Canopy Growth Corporation (TSX.WEED) (NGSE.CGC) is also bringing their own set of standardized pills to the under-regulated cannabis industry. Last week, they launched a line of color-coded cannabis softgels through Spectrum Cannabis, a medical subsidiary. Each color represents a different ratio of THC and CBD content in a consistent dose that is aimed at helping doctors and patients choose the right treatment for individual symptoms. According to a statement, Canopy Growth will continue to develop more easy-to-dose options for their medical customers.

Standardizing Medical Marijuana

German insurance company Techniker Krankenkasse (TK) recently published a report on the use of medical marijuana by German citizens. On record, there are 16,000 medical marijuana users in Germany using cannabis to treat a range of diseases and disorders, including AIDS, ADD, and Epilepsy. Marijuana claims cost the insurance giant $2.7 million in 2017.

But their report covers more than just the cost of medical marijuana. TK found an interesting relationship between the doses of traditional flower and Germany’s cannabis-based pharmaceutical drug Dronabinol. Patients given flower were allowed up to three grams per day while patients taking Dronabinol were given only thirty milligrams. This finding kicks up growing interest in the differences between cannabis types and methods and what this means for dosing.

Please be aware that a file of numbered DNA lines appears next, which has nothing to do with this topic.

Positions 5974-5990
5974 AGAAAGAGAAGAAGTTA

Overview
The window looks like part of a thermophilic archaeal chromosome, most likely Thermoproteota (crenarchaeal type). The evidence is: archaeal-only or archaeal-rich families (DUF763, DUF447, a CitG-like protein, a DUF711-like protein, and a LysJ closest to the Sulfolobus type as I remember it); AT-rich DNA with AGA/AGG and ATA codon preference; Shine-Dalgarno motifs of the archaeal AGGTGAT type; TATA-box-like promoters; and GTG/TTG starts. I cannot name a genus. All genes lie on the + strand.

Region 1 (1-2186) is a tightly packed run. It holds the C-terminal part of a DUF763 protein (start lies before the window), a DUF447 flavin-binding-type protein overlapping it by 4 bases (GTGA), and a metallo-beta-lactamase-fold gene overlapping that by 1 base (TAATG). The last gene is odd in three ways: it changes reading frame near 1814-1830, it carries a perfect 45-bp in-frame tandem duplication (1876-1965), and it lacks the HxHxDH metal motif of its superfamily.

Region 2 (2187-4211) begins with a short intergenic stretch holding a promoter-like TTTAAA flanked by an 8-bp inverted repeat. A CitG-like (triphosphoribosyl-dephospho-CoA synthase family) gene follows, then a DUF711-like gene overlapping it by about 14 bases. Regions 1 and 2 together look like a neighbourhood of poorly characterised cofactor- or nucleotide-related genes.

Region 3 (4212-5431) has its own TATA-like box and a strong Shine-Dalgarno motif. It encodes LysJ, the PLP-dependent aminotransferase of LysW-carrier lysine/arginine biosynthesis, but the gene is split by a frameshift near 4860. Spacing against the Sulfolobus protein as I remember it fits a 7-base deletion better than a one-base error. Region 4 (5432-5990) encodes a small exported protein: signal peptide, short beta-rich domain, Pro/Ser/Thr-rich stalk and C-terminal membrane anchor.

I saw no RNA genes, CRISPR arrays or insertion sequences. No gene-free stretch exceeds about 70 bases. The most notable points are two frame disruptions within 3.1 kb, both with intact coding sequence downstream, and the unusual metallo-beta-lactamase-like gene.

In that same vein, a professor of psychiatry at the University of Pennsylvania funded a study by the Institute for Research on Cannabinoids (IROC). The IROC study focused primarily on CBD but found that incorrect dosing resulted in the mislabeling of many CBD products online. Only one-third of products were correctly labeled. Over forty percent of products contained more CBD than advertised, and twenty-six percent had less. The study notes that the products containing less CBD than what was on their label presented the most prominent risk because they “could negate any potential clinical response.”

“These findings highlight the need for manufacturing and testing standards, and oversight of medical cannabis products,” the authors concluded.

While the American government is otherwise delayed in their response to both recreational and medical cannabis, marijuana companies are rising to meet the call. GW Pharmaceuticals (NASDAQ:GWPH) won FDA approval this week for their cannabis-based epilepsy treatment Epidolex. GW presented research to the FDA prior to approval, a pivotal move toward legitimizing marijuana’s medical capabilities. The company’s research indicated that a 10mg to 20mg dose of Epidolex greatly reduced patients’ seizures when combined with their existing seizure treatments.

GW Pharmaceuticals aims to have Epidolex available by fall of this year, the same time recreational sales are set to begin in Canada. Cannabis companies have the opportunity to bring standardization to pot in a process that could be streamlined for new marijuana investment opportunities in the not-so-distant future.

 

*Photo Credit: Dank Depot